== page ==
18 December 2019: The CEO of JP Morgan Chase, Jamie Dimon, has said he is “disgusted by racism and hate in any form”, after a New York Times article exposed racism within the firm – towards both employees and customers.
The article, entitled This is what racism sounds like in the banking industry, revealed that when one customer enquired as to why he was facing difficulties in becoming a private client at the firm he was told: “You’re bigger than the average person…and you’re also an African-American.” The customer, Mr Kennedy, had been recording the conversation, which he subsequently shared with the New York Times. The article further uncovered racism at JP Morgan towards its own employees, including denying one black employee promotion opportunity.
In response to the findings, Dimon has said that racist or hateful behaviour of any kind “explicit or veiled, deliberate or unconscious – is unacceptable and does not reflect who we are as a company and how we serve our clients and communities every day.” Managers have subsequently been asked to actively review the bank’s policies, practices and culture. The full memo read:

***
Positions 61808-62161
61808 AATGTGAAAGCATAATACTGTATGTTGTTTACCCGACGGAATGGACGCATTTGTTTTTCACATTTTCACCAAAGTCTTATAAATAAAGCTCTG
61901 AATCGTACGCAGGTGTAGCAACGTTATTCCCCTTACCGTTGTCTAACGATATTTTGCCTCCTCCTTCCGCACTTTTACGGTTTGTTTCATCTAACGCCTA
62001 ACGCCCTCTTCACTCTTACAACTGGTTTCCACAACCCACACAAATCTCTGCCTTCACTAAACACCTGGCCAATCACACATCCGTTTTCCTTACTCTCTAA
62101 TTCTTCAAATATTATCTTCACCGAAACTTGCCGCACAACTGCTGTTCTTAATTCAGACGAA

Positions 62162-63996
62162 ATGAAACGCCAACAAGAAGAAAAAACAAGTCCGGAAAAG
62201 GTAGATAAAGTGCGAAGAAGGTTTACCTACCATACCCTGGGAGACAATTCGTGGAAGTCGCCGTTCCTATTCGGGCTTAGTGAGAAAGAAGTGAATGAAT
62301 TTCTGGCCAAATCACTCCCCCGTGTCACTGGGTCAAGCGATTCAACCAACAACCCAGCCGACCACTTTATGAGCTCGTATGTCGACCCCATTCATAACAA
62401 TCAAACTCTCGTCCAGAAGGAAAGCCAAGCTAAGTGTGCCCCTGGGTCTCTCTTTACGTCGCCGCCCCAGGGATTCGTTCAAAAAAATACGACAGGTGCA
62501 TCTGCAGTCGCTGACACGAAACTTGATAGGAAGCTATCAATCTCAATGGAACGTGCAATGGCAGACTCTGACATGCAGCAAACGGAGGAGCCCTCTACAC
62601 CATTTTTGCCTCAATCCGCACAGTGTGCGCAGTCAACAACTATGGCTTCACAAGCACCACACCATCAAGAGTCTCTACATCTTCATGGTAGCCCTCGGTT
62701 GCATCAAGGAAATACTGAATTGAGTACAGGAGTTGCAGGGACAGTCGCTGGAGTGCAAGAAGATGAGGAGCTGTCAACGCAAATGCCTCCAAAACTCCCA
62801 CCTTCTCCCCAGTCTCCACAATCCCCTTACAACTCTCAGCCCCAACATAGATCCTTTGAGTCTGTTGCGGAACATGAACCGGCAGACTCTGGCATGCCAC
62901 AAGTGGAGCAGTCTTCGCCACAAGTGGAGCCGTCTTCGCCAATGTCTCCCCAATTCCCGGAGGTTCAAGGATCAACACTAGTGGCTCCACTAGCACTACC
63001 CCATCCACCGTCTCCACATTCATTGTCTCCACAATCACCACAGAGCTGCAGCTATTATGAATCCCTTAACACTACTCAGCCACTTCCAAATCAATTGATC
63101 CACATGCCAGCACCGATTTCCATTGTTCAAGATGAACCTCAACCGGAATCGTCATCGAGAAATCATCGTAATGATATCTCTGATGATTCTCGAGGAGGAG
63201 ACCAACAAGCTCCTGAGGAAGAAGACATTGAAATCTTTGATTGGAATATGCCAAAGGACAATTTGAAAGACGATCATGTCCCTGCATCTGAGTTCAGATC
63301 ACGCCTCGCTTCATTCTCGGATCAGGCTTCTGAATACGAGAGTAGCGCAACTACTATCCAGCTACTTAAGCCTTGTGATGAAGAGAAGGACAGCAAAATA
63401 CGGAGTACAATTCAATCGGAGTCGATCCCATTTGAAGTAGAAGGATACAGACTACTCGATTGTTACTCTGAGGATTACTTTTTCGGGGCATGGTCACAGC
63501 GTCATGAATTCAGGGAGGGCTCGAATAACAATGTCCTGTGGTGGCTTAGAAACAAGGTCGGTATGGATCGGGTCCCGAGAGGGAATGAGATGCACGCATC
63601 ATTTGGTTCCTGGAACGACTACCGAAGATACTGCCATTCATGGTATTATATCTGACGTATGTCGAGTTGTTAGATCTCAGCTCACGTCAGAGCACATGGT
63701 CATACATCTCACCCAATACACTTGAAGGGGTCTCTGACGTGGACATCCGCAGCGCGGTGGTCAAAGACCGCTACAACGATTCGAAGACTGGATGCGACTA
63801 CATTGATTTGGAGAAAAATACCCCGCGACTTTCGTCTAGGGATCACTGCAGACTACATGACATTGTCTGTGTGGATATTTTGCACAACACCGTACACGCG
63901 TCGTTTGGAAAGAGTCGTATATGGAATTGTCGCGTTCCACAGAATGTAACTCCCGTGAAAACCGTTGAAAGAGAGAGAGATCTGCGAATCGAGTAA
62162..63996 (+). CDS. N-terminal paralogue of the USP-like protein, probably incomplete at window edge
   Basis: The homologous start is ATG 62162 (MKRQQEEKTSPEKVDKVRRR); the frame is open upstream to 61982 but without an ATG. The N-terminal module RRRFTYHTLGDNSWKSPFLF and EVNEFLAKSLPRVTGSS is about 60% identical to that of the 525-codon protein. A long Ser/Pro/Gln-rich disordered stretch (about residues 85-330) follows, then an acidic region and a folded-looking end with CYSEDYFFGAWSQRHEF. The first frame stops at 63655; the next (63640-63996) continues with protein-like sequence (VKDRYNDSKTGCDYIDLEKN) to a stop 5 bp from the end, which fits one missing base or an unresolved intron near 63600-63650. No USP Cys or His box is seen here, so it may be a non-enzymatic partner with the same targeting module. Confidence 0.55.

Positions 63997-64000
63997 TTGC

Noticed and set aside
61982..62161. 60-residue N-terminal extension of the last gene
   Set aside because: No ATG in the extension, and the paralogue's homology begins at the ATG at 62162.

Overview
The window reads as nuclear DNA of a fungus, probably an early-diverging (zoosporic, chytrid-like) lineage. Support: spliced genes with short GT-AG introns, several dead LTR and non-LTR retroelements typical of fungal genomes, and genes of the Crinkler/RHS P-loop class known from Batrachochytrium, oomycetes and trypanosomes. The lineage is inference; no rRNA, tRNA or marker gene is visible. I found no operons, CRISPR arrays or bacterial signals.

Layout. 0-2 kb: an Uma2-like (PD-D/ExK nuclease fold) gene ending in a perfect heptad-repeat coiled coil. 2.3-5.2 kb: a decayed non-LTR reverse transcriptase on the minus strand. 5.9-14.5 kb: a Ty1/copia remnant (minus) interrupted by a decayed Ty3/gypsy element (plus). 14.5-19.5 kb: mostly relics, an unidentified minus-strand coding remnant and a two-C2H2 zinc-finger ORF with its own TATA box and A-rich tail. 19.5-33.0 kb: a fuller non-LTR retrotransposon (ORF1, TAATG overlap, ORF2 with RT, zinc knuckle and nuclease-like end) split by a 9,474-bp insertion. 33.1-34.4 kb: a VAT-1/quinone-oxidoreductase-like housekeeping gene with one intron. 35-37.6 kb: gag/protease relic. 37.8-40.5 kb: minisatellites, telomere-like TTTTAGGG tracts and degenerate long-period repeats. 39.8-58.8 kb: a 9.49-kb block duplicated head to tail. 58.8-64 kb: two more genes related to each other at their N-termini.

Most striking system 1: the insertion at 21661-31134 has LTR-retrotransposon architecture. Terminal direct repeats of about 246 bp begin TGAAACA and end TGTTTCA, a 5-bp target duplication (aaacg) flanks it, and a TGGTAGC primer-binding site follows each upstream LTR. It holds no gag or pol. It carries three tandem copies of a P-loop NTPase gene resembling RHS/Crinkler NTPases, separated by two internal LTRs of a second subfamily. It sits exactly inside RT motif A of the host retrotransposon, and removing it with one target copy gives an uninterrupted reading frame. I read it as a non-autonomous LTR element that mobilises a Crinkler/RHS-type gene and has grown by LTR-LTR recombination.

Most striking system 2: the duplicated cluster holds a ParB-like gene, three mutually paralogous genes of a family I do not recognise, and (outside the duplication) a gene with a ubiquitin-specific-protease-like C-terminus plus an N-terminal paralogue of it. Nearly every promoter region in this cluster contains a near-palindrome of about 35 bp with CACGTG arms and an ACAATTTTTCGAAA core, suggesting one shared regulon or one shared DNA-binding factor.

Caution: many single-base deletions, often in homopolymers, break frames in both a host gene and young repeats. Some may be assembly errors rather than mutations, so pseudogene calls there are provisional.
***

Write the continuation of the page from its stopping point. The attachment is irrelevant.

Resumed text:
I am disgusted by racism and hate in any form. Any such behavior — explicit or veiled, deliberate or unconscious — is unacceptable and does not reflect who we are as a company and how we serve our clients and communities every day.
We must make sure that the culture we aspire to reaches every corner of our company. We have done some great work on diversity and inclusion, but it’s not enough. We must be absolutely relentless on doing more. I’ve instructed my management team to continually look into our policies, procedures, management practices and culture to set and achieve the highest possible standards. There is always more we can do.
Racism has existed for too long — in our country, in our communities — and unfortunately, at times, even at our company. But this is not who we are. We want all of you to be active in making needed progress.
We will use this moment as an opportunity to do better — as leaders, as employees and as human beings.”
The New York Times article comes only a year after JP Morgan paid $24 million to settle a case of discrimination brought by six black employees.